Widow Anxiety: What to Do When Your Anxious Mind Won’t Let You Sleep

Setting an alarm might be the only thing that helps you get up in the morning, but try setting one at night to remind you when it's time to go to bed. Click through our gallery for other tips for better sleep.

Almost every widow struggles with insomnia in the days and months following the death of a spouse. It is one of the most unerveing experiences – staring into the ceiling night after night with no sleep.  According to the US Centers for Disease Control and Prevention, a third of us get fewer than seven hours of sleep per night. In addition, 50 million to 70 million Americans suffer from sleep disorders such as sleep apnea, insomnia and restless leg syndrome, which can ruin a good night’s sleep.  In bedrooms around the globe, men, women and children are tossing and turning. According to World Sleep Day statistics, sleep deprivation is threatening the health of up to 45% of the world’s population.

Science has linked poor slumber with high blood pressure, a weakened immune system, weight gain, a lack of libido, mood swings, paranoia, depression and a higher risk of diabetes, stroke, cardiovascular disease, dementia and some cancers.

Here are some tips to deal with Insomnia:


Coffee, energy drinks, and, when consumed in specific amounts, alcohol, most teas, can all act as stimulants. Avoid these for at least six-eight hours before bedtime. Alcohol is another no-no. You may think it helps with insomnia, but you are more likely to wake in the night as your body begins to process the spirits.  Instead, try herbal teas like peppermint or chamomile. Magnesium will help your muscles relax and will gently ease the tension.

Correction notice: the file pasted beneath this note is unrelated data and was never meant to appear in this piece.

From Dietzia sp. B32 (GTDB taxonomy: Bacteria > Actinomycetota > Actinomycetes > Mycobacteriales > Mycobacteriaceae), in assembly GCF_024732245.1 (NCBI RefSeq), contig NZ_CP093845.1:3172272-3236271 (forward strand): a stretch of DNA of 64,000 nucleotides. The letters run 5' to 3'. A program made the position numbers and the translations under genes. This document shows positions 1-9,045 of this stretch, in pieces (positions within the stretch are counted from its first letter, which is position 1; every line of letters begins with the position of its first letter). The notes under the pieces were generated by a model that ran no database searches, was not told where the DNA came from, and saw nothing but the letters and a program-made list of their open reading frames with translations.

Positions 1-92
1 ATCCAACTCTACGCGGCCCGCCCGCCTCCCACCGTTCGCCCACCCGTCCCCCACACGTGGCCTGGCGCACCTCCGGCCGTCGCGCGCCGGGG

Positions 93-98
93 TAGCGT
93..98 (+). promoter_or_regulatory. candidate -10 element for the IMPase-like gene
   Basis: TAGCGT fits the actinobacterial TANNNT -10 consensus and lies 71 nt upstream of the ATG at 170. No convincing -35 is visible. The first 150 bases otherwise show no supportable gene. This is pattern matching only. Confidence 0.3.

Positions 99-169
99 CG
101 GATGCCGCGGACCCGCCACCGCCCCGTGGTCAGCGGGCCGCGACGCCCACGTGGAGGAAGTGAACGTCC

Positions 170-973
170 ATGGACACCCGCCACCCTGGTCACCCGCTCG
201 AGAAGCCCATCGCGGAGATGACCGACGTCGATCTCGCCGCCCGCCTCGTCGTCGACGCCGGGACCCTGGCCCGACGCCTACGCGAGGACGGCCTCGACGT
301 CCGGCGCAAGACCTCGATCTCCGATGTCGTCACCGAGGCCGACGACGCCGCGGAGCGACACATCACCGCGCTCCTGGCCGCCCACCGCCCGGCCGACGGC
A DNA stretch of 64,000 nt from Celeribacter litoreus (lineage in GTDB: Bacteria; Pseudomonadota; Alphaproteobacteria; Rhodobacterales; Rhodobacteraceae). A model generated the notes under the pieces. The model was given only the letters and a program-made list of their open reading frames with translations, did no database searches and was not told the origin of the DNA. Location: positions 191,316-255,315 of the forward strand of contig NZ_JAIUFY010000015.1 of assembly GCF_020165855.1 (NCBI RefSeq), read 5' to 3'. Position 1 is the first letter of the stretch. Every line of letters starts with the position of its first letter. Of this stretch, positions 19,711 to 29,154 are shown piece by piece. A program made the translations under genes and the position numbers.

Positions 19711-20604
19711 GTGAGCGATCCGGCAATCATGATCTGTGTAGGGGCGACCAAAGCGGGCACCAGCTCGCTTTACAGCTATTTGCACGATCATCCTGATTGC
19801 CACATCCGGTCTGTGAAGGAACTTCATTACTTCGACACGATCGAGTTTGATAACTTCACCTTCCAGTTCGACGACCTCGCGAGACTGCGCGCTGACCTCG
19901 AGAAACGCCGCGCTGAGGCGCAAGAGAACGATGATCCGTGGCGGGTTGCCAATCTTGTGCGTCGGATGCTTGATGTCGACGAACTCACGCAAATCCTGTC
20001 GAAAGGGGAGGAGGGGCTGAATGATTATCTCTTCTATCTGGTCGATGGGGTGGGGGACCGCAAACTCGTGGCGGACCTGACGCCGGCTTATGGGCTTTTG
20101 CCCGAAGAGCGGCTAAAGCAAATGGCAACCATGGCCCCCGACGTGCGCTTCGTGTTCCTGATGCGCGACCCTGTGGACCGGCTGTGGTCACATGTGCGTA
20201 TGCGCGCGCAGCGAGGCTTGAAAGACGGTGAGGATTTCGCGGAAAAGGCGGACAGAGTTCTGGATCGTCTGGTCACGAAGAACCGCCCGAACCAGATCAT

Also avoid rich, fatty foods just before sleep. If you have any digestive issues, eating fried or fatty foods, spicy meals, some citrus and even carbonated drinks can trigger heartburn and indigestion.


Sleep and intimacy. Train your body to associate bed with sleep and rest- not stress and anxiety. If, after being in bed for 30 minutes, you can’t fall asleep, get up. Otherwise, your body will associate being in bed with feeling stressed. Do something soothing like folding laundry, coloring, reading- until you start feeling sleepy, then get back to your bed. If you can’t fall asleep and remain in bed, you’ll then start checking the time and will feel anxious about not getting enough rest.

Exercise is key to promoting good sleep. According to the National Sleep Foundation, as little as 10 minutes a day of walking, biking or other aerobic exercise can “drastically improve nighttime sleep quality.” Follow all these steps, and you’ll be well on your way to closing your sleep deficit and improving your health.

If all else fails…

Seek professional help. Your body needs rest. Nighttime anxiety manifests itself in many different ways and if you just can’t cope with countless, restless nights, seek help. There’s no shame in looking for help if natural remedies or routine changes don’t help you.

Do you have sleep strategies to share that could benefit others? Please share in the comments section.

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